After beating Nebraska on Friday night, Maryland has something of a short turnaround when it faces Michigan State at approximately 3:30 p.m. in Indianapolis in one of the two Big Ten tournament semifinal games.
Here are 5 things you need to know.
1) Rematch on a neutral floor
Maryland did not get Michigan State in College Park this year, instead only going to East Lansing to face the Spartans. Head coach Mark Turgeon has been casually pointing out every once in a while the fact that his team, in general, had tough road opponents this conference season.
Now the Terrapins get their chance to avenge that loss on a neutral floor, this time with a spot in the Big Ten tournament title game on the line.
It will likely be a Michigan State-heavy crowd just because of Indianapolis’ proximity to East Lansing, but Turgeon said before the team left for the trip that there is something about neutral site games that give both teams the feeling they can win when they walk onto the floor.
2) The Denzel Problem
The National Player of the Year race is the kind of two-man battle that we don’t often see. Oklahoma’s Buddy Hield has continued his unbelievably efficient scoring season in the Big 12 tournament, while Michigan State’s Denzel Valentine continues to do a lot of a lot of different things for the Spartans.
Maryland’s focus on Saturday is Valentine, who enters the game averaging 19.6 points, 7.5 rebounds, and 7.5 assists per game while shooting 45 percent from three-point range. He nearly posted a triple-double the last time these two teams met.
Valentine makes the entire Michigan State machine work by both taking it himself and helping to get others involved. Maryland could throw different looks at him, whether that be an athletic, long wing like Jake Layman, or a fast perimeter defender like Rasheed Sulaimon.
3) The rebounding battle
Michigan State was +10 on the glass last time out against Maryland and grabbed 17 offensive rebounds. Aside from Valentine, center Matt Costello was the biggest reason for that. His relentlessness on the boards helped him to tally 12 in total, with six on each end of the floor.
Even if first-shot defense is good for Maryland, that can all be negated by allowing an offensive rebound. Allowing an offensive rebound forces a team to either defend for another exhausting 30 seconds, or they find themselves so far out of position that second-chance points for the opposition come easily.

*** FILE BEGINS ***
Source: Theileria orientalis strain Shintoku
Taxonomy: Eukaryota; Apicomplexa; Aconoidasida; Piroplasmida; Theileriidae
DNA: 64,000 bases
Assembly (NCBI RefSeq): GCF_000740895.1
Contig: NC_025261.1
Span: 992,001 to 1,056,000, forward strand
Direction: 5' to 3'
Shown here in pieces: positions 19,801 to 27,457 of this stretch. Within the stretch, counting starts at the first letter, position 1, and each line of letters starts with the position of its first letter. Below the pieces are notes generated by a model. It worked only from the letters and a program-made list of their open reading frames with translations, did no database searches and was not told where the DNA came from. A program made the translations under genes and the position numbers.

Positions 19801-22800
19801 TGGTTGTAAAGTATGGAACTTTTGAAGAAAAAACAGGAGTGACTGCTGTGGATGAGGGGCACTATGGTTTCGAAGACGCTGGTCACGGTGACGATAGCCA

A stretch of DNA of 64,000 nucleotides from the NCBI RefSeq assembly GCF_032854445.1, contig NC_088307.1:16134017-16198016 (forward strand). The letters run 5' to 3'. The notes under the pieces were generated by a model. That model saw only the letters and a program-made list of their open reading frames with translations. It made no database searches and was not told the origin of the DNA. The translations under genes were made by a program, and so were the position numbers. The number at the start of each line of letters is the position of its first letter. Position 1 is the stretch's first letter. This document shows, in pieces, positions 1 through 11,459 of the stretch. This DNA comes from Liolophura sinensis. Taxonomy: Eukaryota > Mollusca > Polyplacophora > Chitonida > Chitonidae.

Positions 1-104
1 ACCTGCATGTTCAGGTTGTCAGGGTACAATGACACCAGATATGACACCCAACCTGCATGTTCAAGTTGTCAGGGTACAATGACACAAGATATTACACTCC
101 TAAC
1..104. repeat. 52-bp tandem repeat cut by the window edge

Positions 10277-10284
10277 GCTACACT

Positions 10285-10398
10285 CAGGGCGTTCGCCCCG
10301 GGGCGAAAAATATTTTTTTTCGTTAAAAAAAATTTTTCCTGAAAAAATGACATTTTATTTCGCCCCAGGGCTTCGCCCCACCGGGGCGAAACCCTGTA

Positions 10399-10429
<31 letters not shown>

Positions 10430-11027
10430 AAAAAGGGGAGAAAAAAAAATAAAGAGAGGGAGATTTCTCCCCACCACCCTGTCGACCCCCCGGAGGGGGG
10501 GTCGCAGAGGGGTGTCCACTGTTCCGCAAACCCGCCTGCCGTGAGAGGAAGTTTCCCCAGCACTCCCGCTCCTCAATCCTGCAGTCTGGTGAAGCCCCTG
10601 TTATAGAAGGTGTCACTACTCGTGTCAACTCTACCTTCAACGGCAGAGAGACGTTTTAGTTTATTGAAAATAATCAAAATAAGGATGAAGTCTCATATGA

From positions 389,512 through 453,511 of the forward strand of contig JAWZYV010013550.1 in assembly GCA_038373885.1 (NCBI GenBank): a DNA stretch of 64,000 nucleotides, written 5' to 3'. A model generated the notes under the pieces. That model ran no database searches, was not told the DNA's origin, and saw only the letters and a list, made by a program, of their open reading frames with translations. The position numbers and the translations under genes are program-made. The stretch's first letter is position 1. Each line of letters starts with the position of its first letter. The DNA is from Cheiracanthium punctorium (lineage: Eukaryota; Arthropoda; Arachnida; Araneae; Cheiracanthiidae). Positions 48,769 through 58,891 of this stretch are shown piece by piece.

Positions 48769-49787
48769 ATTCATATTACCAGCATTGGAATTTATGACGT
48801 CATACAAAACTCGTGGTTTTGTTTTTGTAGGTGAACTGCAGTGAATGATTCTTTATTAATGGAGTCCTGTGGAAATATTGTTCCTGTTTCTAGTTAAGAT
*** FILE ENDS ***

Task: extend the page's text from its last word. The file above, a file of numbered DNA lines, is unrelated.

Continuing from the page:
A positive sign for Maryland? Freshman Diamond Stone looked as engaged and active against Nebraska as he has been all season.
4) Have to improve defensively
Turgeon even admitted it after Friday night’s win over Nebraska. Maryland will need to defend better if it wants to beat Michigan State. The Huskers managed to shoot 47 percent from the floor and make 11 threes on Friday, despite losing.
Allow that against the Spartans and you’ll be buried.
Too often Maryland seemed lost on the perimeter defensively, usually when smaller lineups got loose behind the arc. That falls on players like Robert Carter, Jr. and Melo Trimble to close out on shooters. The Spartans are the nation’s No. 1 team when it comes to three-point shooting at 43.6 percent -- an entire percentage point higher than the nation’s No. 2 team in that category, Oklahoma.
5) Seeding implications
Maryland is somewhere on the line between a No. 4 and No. 5 seed in the NCAA tournament heading into Saturday’s game. A win would be a signature victory -- one it needs since the team’s victory over Iowa has lost its luster with the way the Hawkeyes finished the season.
It would also add Top 25 and Top 50 wins, which Maryland desperately needs as it trails other teams in the country in those categories. The Terps also missed out on the chance at a Top 50 RPI win because Nebraska upset Wisconsin, making Saturday’s game even more critical.